Veterinarians Serve Four-Legged Warriors
I didn’t write this story but I believe it warrants a read. These great folks enable our working dogs to perform their life saving duties on the battlefield. They perform a vital function on the battlefield.
When we at United States Forces- Afghanistan Headquarters began flooding dogs into Afghanistan in 2010, Veterinarian Detachments were a vital part of the package. This was actually a point of contention because every boot on the ground is managed closely. The force cap is a zero sum game. We sat at 98K as mandated by the President. Bring in something new and something must go. Regardless if both assets are needed.
I know, that is a crappy way to fight a war but….. it is what is.
But in the end it was either bring the veterinarian detachments in with the dog teams or don’t increase the dog teams. Common sense prevailed and our request for an additional veterinarian detachment was approved.
Kandahar Airfield Veterinarians Serve Four-Legged Warriors
Story by Tech. Sgt. Stephen Hudson
KANDAHAR AIRFIELD, Afghanistan – When a working dog is sick or injured, the staff of the Kandahar Airfield Veterinary Medical Team is a dog’s best friend. The veterinary medical team here operates a medical clinic for canines deployed to southern Afghanistan.
Whether it is a U.S. military working dog, a NATO dog, a contractor, or Afghan National Army canine – they are all treated here at one of only two Role 3-level facilities for canines in Afghanistan. The second is located at Bagram Air Field and both can provide high-level trauma treatment to those in need.
The staff here is currently deployed for nine months from the 438th Medical Detachment Veterinary Services at Fort Carson, Colo., supporting Kandahar Airfield, as well as the surrounding forward operating bases and outlying veterinary clinics. A typical day is anything but typical for the staff here because their mission includes anything from routine care to critical care. The veterinarian office is staffed around the clock, seven days a week. While health exams and physicals are on ongoing occurrence they never know when their services could be needed for something more catastrophic.
Maj. Bryan Hux is an on-site veterinarian at Kandahar Airfield. A 1997 graduate of Mississippi State University, he completed his residency for emergency critical care in 2011 at Auburn University. That specialty is critically needed when a canine comes in with severe injuries – the team here is prepared for it. However if a canine’s injuries are too severe and cannot be stabilized by the staff here, the dog and an escort, or sent to a larger facility in Germany for in-depth care.
“They’re athletes,” Hux said of the canines. “They work a lot.”
U.S. Air Force Staff Sgt. Gabriel Travers, a military working dog handler, brought in eight-year-old Belgian Malinois, Tora, into the Kandahar Airfield veterinary office to have a quick check-up. Tora, a patrol explosive detection dog, was dealing with bouts of diarrhea and dehydration. They flew in from the horn Panjwai where her job is to search for IEDs and IED making materials as well as weapon cashes.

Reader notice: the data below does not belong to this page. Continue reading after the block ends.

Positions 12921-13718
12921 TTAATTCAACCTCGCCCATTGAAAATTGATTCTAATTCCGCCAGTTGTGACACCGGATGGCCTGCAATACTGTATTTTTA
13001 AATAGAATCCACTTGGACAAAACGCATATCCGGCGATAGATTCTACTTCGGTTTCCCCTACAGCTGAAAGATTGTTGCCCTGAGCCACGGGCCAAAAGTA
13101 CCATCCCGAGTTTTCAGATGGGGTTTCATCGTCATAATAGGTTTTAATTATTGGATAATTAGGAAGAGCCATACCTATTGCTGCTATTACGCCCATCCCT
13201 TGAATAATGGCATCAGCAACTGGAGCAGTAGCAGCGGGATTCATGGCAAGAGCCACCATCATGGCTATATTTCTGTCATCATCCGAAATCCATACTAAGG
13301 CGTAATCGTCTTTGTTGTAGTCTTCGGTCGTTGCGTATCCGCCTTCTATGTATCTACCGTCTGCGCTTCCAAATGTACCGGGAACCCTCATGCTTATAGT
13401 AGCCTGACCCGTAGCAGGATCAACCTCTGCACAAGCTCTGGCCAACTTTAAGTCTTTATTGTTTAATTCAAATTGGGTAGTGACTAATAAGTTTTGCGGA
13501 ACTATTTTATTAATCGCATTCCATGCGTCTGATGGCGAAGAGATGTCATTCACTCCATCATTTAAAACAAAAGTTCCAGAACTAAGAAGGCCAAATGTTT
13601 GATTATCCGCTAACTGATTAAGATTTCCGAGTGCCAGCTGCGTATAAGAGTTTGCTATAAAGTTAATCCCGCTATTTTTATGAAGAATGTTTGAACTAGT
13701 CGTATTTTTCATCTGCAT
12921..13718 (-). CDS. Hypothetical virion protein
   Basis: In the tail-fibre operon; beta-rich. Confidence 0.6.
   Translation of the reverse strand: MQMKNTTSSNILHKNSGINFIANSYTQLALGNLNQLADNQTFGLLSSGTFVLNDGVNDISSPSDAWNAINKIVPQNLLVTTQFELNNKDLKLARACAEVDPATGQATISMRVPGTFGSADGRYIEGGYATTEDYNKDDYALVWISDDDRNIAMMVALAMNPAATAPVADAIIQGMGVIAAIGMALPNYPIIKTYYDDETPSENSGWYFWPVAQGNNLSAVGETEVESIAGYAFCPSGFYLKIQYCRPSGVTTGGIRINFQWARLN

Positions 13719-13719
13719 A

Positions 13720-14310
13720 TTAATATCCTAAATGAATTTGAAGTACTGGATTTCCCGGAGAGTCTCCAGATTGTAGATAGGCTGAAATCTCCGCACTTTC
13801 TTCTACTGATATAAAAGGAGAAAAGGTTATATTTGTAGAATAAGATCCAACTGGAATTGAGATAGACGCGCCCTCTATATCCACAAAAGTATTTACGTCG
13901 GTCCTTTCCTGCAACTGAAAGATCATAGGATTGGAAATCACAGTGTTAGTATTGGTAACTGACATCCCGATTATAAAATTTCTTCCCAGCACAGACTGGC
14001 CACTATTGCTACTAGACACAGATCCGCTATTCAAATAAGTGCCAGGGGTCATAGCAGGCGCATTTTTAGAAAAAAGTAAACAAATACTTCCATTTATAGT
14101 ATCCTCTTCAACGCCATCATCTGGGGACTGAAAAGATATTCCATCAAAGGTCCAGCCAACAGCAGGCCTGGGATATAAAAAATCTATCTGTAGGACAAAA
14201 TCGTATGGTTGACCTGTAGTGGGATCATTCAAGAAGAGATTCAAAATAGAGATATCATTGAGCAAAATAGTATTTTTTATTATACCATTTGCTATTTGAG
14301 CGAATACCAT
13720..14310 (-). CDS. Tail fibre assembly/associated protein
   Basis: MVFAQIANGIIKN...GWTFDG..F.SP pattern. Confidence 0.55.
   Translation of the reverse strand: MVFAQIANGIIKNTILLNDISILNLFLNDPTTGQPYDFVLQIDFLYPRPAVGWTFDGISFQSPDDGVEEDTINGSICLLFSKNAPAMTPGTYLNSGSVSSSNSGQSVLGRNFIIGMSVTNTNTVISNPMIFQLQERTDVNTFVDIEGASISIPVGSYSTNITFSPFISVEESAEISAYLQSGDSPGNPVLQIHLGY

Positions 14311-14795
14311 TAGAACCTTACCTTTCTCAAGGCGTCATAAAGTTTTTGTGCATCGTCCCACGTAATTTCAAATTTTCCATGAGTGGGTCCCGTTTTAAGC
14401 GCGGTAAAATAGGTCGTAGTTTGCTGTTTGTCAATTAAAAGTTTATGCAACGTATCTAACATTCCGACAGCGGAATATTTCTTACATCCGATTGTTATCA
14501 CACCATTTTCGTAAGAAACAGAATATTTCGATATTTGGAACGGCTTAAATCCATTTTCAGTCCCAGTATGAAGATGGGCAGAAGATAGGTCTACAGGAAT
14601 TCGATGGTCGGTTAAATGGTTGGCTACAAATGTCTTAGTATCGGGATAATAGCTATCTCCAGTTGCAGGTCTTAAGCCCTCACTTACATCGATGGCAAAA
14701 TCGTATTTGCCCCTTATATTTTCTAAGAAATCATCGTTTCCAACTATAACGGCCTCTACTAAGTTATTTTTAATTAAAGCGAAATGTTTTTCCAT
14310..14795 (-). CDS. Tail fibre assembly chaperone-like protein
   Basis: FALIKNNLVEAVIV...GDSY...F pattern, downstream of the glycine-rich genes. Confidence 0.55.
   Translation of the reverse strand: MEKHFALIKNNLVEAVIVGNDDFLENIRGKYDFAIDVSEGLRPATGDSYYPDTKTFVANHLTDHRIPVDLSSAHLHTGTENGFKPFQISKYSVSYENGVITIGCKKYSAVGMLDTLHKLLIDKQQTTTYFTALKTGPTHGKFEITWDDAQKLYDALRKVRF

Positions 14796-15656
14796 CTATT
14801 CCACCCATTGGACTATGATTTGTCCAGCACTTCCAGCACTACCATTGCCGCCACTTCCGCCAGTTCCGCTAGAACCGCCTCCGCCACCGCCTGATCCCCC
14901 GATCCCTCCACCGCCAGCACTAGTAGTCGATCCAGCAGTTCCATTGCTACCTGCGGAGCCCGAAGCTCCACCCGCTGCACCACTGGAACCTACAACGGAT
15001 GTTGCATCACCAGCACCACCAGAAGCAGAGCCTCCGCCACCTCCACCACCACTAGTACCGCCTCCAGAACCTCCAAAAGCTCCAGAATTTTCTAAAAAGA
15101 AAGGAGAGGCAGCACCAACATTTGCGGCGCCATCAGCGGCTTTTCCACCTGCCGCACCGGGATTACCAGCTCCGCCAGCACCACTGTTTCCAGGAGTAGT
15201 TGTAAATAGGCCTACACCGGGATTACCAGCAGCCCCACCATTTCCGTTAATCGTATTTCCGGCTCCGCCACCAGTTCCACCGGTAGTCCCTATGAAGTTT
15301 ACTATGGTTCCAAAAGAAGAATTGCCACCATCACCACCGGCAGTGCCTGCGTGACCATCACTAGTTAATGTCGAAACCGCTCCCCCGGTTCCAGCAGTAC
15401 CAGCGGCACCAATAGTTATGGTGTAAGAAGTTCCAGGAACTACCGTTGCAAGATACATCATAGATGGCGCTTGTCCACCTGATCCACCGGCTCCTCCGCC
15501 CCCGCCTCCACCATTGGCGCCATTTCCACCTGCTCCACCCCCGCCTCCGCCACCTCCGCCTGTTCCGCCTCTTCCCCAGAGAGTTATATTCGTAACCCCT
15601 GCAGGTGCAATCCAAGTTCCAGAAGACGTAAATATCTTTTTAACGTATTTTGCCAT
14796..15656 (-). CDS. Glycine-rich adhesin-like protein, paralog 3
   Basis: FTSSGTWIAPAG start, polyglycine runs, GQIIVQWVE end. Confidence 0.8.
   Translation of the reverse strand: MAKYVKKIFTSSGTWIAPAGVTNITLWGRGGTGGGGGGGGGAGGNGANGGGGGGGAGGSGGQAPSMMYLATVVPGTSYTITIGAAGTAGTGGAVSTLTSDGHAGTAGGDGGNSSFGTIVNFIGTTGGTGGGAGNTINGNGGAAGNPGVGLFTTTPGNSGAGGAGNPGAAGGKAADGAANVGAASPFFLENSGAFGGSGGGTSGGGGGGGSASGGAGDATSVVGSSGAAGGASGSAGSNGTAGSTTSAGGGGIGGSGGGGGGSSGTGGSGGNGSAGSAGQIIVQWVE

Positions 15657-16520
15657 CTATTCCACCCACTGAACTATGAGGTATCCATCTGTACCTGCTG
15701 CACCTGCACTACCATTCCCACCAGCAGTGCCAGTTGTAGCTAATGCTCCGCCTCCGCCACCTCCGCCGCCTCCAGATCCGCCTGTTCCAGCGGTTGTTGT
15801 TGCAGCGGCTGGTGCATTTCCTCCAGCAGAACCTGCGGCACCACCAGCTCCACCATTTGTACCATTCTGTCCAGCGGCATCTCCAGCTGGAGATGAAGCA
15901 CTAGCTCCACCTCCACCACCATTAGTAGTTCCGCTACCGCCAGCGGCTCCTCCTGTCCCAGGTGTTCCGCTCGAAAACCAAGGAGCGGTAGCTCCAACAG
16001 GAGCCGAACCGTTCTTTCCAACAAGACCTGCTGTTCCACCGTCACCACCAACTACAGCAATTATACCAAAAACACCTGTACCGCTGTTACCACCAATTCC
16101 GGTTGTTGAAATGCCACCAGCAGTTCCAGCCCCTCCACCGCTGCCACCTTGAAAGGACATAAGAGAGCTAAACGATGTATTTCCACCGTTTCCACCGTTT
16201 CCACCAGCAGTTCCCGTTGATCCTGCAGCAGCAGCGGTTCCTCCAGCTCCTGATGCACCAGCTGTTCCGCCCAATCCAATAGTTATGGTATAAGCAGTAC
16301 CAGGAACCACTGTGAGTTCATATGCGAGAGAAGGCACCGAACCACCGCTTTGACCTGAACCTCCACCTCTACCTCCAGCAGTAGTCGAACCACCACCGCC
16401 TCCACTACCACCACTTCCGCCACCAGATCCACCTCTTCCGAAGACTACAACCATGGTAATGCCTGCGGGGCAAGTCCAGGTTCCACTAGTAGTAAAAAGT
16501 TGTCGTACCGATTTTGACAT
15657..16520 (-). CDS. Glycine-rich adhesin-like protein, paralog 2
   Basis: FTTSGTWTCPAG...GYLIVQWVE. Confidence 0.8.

“The work performed for my dog is without question most appreciated,” said Travers said of visiting the veterinarians at Kandahar Airfield. “If my dog is not healthy then that could possibly jeopardize my safety on the mission and the safety of others.
“To me, even at home station, the Vet is my best friend aside from my dog. As a handler our first action is safety and wellbeing for our dogs. Without them we lose that asset and become just another soldier.”
After being seen by the staff, Travers took Tora around to different offices as a morale boost for the people working there. Sometimes dogs brought in are taken over to Role 3 or the CASF to visit wounded warriors lifting their spirits.
U.S. Army Staff Sgt. Thomas Sager, an animal care non-commissioned officer with the 438th, is also deployed from Fort Carson. He is one of the on-site veterinary technicians who handle the dog’s medical needs. It takes many hands to care for one dog.
“Vet medicine is fantastic,” Sager said.
Sager added there is nothing better than having a hand in the recuperation of the dog and getting them back into the field. Outside of the care for the canines their specialties can mean the staff here deals with other animals on and around this sprawling base. The team here also manages a small portion vector control program at KAF to protect those deployed here from dangerous animals. That mission primarily deals with animals that are trapped on base.
“The vector control people bring the trapped animals by for us to evaluate,” said Hux. “If any endangered species are captured we evaluate their health and then they are released outside the wire.”
Other wildlife, like the river cats (a local feline breed that resembles a mix of bobcat and lynx) are also released.
The dedicated staff of professionals here works around the clock to care for these four-legged warriors. The care they provide keeps these canines in the fight.
“We have a really good team,” Hux said praising the staff. “They keep the hospital running and do a great job.”
No matter what the circumstance, or the reason behind the visit, this veterinarian team is fully capable of taking care of these furry heroes. Because without the vets and the technicians these dogs wouldn’t be able to do their jobs, which is saving lives.
This video isn’t associated with this article but I thought it was terrific. It is a video about the vet clinic at Bagram Airfield.
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